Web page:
These are great days for the concept of diversity. Universities offer diversity studies. Consulting firms provide facilitators who provide diversity training for executives and boards. Corporate headhunters help companies develop a candidate pool that doesn’t consist exclusively of older white males.
Every financial advisor will counsel you that the first rule of savings and investment is to diversify your assets—that way if one sector of the market sags, another may pick you up. That’s what a mutual fund does—it spreads the risk around by investing your money in a wide range of companies, large and small, domestic and international, providers of goods and providers of services, and a variety of commodities producers.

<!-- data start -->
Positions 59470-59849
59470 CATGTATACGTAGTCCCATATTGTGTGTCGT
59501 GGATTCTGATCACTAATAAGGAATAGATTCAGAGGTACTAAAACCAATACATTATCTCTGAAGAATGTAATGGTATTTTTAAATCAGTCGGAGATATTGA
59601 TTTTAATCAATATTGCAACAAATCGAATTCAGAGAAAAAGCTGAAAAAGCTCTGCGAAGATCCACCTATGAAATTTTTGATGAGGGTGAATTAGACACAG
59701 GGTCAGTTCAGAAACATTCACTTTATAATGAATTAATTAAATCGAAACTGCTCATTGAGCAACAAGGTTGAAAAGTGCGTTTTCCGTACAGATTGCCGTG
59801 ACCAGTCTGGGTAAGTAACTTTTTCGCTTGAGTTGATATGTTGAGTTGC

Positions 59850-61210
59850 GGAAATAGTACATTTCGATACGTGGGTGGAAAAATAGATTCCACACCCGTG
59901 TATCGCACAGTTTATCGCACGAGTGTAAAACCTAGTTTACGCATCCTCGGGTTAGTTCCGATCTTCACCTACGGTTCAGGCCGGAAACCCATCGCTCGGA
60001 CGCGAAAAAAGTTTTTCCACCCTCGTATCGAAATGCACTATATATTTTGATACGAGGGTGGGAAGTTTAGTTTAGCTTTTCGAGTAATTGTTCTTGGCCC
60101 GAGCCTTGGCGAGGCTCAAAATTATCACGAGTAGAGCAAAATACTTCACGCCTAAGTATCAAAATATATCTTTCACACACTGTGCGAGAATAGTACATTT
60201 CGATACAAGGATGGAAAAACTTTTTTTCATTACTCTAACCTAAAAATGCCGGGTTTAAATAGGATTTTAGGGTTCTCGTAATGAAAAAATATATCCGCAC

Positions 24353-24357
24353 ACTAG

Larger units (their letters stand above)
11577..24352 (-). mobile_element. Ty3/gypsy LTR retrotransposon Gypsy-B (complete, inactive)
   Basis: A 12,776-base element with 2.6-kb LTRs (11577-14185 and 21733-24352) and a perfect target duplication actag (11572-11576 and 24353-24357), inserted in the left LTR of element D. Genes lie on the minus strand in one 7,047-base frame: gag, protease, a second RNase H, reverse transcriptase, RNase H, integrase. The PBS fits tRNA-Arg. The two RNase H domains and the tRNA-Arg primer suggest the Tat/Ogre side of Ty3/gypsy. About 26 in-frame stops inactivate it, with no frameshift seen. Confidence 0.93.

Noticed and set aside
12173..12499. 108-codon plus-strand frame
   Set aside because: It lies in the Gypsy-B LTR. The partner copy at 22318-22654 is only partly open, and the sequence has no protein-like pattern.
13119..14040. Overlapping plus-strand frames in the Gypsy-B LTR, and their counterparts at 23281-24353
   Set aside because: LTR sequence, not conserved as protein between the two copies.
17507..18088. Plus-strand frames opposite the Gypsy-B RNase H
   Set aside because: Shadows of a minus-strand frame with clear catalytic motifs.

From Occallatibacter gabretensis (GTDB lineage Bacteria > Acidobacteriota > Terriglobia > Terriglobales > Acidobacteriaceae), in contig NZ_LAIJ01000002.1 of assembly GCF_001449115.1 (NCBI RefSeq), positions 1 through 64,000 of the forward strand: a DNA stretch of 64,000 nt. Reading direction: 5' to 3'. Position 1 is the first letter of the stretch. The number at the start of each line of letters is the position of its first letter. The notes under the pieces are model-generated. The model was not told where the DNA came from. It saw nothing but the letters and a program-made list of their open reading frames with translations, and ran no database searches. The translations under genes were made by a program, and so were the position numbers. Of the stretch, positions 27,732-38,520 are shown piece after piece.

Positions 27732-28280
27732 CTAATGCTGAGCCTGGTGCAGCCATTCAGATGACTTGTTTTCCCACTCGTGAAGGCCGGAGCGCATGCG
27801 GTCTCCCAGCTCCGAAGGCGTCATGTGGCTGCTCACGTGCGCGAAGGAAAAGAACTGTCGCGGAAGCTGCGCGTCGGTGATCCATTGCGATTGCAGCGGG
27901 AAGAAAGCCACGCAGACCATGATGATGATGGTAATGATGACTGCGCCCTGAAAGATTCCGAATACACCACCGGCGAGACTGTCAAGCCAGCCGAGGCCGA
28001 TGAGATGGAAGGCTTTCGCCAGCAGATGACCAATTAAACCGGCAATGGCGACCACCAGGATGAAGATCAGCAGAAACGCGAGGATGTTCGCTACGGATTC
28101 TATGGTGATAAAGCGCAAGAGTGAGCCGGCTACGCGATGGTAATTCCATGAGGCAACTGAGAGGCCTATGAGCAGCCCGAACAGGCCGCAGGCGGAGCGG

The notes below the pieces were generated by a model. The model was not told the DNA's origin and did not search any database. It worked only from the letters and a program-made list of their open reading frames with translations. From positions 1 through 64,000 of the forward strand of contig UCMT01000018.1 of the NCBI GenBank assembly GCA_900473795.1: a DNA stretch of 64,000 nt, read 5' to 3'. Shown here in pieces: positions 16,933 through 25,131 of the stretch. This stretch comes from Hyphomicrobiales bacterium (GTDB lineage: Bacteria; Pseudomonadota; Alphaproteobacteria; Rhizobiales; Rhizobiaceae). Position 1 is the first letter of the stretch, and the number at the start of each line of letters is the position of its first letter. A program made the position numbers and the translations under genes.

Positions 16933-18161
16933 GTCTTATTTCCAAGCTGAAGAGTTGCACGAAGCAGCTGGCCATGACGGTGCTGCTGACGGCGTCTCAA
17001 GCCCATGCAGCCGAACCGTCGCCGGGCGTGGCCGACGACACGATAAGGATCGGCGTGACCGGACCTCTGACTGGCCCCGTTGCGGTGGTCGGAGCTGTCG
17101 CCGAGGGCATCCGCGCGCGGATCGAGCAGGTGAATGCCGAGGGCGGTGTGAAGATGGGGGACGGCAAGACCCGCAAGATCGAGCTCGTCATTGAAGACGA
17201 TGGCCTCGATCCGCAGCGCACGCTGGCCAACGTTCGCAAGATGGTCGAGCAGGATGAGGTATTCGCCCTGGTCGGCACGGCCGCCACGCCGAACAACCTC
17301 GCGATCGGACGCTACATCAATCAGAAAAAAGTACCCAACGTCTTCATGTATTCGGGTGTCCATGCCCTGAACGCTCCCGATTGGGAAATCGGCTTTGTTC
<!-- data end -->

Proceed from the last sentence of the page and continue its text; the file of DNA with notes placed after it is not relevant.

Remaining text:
Solomon advises you to diversify your education and life experiences too so that you have a number of ways to earn your bread: “Sow your seed in the morning, and at evening let your hands not be idle, for you do not know which will succeed, whether this or that, or whether both will do equally well” (Ecclesiastes 11:6).
Never before have these words been truer. Our country’s economy is changing constantly, and skills that were valued yesterday may be automated tomorrow. The more things you can do, the more people you know, the more life experiences you’ve had, the better equipped you will be to take care of your family in the constant uncertainties of tomorrow’s job world.